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Flood Control

Volume 481: debated on Monday 27 October 2008

To ask the Secretary of State for Environment, Food and Rural Affairs how many flood protection schemes have been (a) postponed and (b) delayed in each of the last five years; and if he will make a statement. (224220)

[holding answer 17 September 2008]: DEFRA has overall policy responsibility for flood risk management and provides funding for schemes to Operating Authorities (Environment Agency, local authorities and Internal Drainage Boards). The funding for flood risk has been administered by the Environment Agency since April 2006. Information on potential projects is collected from operating authorities and the Environment Agency decide which projects to promote and their timing to meet the targets set by DEFRA. Since the projects are not formally approved until funding is confirmed none will have been postponed or have had their commencement delayed.

Some projects do, however, take longer to deliver than is originally envisaged. From 2004-08 the Environment Agency's National Capital Programme Management Service was responsible for a total of 146 completed projects. Of these, 83 were completed early or on time and 63 were completed after the expected date. 70 per cent. of these projects were delivered within two months of the expected completion date.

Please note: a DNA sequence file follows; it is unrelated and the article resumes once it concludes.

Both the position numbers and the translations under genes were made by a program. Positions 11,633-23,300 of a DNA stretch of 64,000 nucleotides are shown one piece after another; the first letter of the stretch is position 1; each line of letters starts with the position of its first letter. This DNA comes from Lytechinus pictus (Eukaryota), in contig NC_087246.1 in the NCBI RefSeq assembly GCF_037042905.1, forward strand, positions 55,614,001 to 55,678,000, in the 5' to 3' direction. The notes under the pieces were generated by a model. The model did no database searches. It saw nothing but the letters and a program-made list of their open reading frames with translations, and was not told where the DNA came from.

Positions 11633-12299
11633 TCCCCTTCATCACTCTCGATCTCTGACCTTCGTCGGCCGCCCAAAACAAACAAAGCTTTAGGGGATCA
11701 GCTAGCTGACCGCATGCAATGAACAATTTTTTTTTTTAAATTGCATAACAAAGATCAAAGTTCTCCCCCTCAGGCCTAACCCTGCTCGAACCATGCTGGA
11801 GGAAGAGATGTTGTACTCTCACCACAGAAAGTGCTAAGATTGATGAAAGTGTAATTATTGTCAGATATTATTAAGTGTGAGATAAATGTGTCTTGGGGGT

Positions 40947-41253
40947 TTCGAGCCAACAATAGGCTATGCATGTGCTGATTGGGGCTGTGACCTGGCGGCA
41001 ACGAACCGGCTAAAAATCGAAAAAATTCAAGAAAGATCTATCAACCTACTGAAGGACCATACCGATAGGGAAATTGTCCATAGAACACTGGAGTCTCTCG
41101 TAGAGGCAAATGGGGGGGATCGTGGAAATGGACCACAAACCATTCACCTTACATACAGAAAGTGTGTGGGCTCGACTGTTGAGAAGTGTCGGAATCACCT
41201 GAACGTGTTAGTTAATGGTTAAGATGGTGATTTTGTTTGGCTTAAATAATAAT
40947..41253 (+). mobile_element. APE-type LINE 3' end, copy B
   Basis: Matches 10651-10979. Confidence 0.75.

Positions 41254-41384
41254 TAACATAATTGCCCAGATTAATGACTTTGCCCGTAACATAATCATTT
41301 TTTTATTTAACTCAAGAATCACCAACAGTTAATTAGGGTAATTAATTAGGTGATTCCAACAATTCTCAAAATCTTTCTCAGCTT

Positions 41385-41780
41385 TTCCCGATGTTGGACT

To ask the Secretary of State for Environment, Food and Rural Affairs what priorities he has set for reducing flood risk in (a) urban and rural areas. (228706)

The Environment Agency allocates funding to Regional Flood Defence Committees for both new capital schemes and to maintain existing defences on the basis of national priorities to ensure that the funding is spent to optimum effect. This inevitably means that the allocation to each Regional Flood Defence Committee is likely to change year on year, particularly as capital schemes are completed.

Projects in sparsely populated areas will tend to score less highly than projects which protect larger numbers of people or higher asset values for a given cost.

DEFRA is working with the Environment Agency, other operating authorities and stakeholders to develop a prioritisation process for the capital programme. There will be no explicit geographic element to the allocation of funds which will be done to maximise the benefit achieved from the programme on a national basis. Allocation of funds for maintenance works is undertaken by the Environment Agency on the basis of their asset management strategy which takes account of risk; again there is no geographic element.